A new ComRes/Independent survey shows that majority of UK public believe the coalition government’s housing benefit cuts will lead to a rise in homelessness.
The majority of UK public have expressed concerns about the British Prime Minister David Cameron's plan to end housing benefit for the under-25s, saying it will lead to an increase in the number of homeless people, shows a new survey.
According to a ComRes/Independent poll of 1,000 people, asked whether ending housing benefit for people under the age of 25 would inevitably cause some young people to be left sleeping rough on the streets, 59 percent agreed while only 35 percent disagreed.
Leading homelessness charities have attacked Cameron’s controversial idea of scrapping the benefit for under-25s, warning that it will leave more young adults sleeping rough.
Earlier on June 24, Cameron announced his new welfare crackdown, depriving hundreds of thousands of young people of their housing benefits and forcing them to live with their parents, claiming that the plan was to transform a welfare system which discourages people “from working."
Moreover, the Independent reported that in an upcoming speech on welfare, Cameron is to announce measures such as abolishing most of the £1.8 billion in housing benefits paid to 380,000 under the age of 25 and forcing a hard core of unemployed to do community work after two years or lose all their benefits.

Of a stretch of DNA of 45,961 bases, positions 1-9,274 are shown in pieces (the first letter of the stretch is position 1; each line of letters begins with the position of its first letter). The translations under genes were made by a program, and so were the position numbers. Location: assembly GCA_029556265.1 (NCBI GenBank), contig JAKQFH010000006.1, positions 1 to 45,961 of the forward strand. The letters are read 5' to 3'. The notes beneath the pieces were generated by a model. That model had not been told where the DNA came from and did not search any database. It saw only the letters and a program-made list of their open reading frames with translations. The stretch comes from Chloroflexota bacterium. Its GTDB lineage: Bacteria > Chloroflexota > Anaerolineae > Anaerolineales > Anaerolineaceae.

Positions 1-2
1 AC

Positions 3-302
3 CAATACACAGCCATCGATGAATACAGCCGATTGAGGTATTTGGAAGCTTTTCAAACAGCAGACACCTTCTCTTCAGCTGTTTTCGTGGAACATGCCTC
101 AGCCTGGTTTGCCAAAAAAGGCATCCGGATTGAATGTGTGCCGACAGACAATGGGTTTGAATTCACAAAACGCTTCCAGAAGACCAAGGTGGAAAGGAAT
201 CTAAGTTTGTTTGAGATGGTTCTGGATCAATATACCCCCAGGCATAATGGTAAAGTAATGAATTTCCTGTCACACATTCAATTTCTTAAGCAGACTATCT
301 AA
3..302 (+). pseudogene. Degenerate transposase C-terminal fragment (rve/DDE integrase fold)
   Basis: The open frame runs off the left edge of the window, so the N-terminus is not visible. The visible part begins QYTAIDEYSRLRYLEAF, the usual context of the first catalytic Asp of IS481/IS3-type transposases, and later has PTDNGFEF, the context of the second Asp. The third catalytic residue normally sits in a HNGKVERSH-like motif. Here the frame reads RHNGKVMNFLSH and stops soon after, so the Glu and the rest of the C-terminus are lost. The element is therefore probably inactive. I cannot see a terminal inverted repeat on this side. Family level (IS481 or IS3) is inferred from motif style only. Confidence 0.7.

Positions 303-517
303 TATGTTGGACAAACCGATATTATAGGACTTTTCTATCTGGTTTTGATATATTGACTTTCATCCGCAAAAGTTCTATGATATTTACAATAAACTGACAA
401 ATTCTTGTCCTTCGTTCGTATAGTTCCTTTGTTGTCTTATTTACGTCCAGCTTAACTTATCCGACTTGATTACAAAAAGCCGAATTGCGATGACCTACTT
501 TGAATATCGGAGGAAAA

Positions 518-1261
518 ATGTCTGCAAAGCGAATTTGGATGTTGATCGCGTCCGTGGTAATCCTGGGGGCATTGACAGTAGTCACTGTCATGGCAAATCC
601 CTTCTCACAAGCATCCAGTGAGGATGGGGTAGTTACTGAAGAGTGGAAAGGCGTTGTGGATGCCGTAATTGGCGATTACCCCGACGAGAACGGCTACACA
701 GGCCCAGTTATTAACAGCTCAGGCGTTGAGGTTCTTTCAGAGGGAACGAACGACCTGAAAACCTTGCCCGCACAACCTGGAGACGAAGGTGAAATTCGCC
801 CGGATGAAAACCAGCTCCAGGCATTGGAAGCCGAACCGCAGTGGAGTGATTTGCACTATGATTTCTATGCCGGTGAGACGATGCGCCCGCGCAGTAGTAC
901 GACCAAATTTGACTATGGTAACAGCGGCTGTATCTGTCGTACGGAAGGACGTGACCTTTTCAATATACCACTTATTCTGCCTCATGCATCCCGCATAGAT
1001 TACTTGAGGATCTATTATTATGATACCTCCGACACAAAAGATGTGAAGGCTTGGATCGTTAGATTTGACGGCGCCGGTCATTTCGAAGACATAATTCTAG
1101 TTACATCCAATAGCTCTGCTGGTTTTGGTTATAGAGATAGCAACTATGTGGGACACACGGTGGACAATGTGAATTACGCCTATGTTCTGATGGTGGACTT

However, the British Labour MP Michael Meacher attacked the government’s controversial welfare proposals for stoking up an "explosion on the streets."
Furthermore, criticizing the Coalition government’s housing benefit cuts, Campbell Robb, chief executive of the housing charity Shelter, said they "will inevitably lead to a rise in homelessness,” adding, “This poll shows the majority of the public share that concern. While excesses in the system should be rooted out, abolishing the entire safety net for young people is not the way to go about it."
Leslie Morphy, chief executive of Crisis, the national charity for the single homeless, also said, "For the vast majority, particularly those who have experienced family breakdown, returning to live with their parents is just not an option. Taking away their right to housing benefit would leave many no alternative but to sleep rough."